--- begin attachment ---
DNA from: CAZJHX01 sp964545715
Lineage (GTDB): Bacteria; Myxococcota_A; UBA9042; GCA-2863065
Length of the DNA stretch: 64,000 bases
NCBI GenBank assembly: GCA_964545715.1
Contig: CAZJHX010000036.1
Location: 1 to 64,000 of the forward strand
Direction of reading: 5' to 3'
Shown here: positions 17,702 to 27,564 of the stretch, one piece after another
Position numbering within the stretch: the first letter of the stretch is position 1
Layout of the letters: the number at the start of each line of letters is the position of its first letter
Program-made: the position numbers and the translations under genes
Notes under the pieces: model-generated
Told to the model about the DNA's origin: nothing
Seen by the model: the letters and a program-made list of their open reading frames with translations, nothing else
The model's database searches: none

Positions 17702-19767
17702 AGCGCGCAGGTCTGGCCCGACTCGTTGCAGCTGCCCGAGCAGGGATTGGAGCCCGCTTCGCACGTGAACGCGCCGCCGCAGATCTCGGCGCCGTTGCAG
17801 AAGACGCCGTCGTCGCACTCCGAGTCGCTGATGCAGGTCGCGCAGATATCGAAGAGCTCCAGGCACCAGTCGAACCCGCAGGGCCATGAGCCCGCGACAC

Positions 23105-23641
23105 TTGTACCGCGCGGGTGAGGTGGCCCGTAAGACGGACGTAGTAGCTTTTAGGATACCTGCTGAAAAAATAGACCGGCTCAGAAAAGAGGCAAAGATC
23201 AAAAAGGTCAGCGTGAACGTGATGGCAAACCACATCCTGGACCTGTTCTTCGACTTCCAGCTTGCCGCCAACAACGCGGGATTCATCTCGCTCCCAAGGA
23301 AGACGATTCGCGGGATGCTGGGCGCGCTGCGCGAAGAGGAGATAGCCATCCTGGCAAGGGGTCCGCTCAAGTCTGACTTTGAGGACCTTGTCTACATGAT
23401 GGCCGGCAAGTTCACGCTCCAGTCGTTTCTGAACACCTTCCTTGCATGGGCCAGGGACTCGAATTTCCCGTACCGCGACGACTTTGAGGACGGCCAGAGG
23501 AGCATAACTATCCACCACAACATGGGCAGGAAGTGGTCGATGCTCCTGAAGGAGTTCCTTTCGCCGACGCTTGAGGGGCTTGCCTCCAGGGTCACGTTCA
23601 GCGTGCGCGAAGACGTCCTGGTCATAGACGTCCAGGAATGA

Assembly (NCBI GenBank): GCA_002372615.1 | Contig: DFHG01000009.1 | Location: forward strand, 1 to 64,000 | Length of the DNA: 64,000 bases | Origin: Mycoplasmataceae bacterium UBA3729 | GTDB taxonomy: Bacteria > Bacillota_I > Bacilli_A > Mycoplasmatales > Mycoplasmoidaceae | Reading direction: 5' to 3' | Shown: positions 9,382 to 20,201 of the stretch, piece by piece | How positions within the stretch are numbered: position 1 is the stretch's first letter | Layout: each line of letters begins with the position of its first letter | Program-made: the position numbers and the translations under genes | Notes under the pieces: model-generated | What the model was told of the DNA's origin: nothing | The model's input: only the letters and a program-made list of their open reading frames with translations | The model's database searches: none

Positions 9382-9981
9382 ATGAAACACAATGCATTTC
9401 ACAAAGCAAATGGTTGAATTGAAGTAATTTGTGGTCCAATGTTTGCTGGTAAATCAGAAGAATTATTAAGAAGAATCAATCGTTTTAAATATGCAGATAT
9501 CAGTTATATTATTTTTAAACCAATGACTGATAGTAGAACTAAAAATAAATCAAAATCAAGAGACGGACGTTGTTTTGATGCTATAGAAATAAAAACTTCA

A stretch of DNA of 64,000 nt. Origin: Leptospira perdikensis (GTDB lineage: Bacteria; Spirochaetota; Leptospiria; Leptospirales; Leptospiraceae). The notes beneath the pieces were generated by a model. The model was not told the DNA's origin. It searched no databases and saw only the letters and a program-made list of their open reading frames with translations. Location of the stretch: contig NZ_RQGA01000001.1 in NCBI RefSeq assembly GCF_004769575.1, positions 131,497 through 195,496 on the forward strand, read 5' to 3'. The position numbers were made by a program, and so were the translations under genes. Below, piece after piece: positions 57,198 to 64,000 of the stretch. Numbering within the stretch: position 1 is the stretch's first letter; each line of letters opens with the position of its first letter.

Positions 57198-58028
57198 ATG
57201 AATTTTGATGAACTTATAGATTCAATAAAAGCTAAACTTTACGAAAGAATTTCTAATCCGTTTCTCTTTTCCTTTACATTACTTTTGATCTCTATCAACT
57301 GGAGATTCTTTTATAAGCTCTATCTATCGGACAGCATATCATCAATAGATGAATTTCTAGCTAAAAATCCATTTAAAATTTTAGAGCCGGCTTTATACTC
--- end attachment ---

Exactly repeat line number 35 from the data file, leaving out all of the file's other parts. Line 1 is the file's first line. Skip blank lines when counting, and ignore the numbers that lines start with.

57301 GGAGATTCTTTTATAAGCTCTATCTATCGGACAGCATATCATCAATAGATGAATTTCTAGCTAAAAATCCATTTAAAATTTTAGAGCCGGCTTTATACTC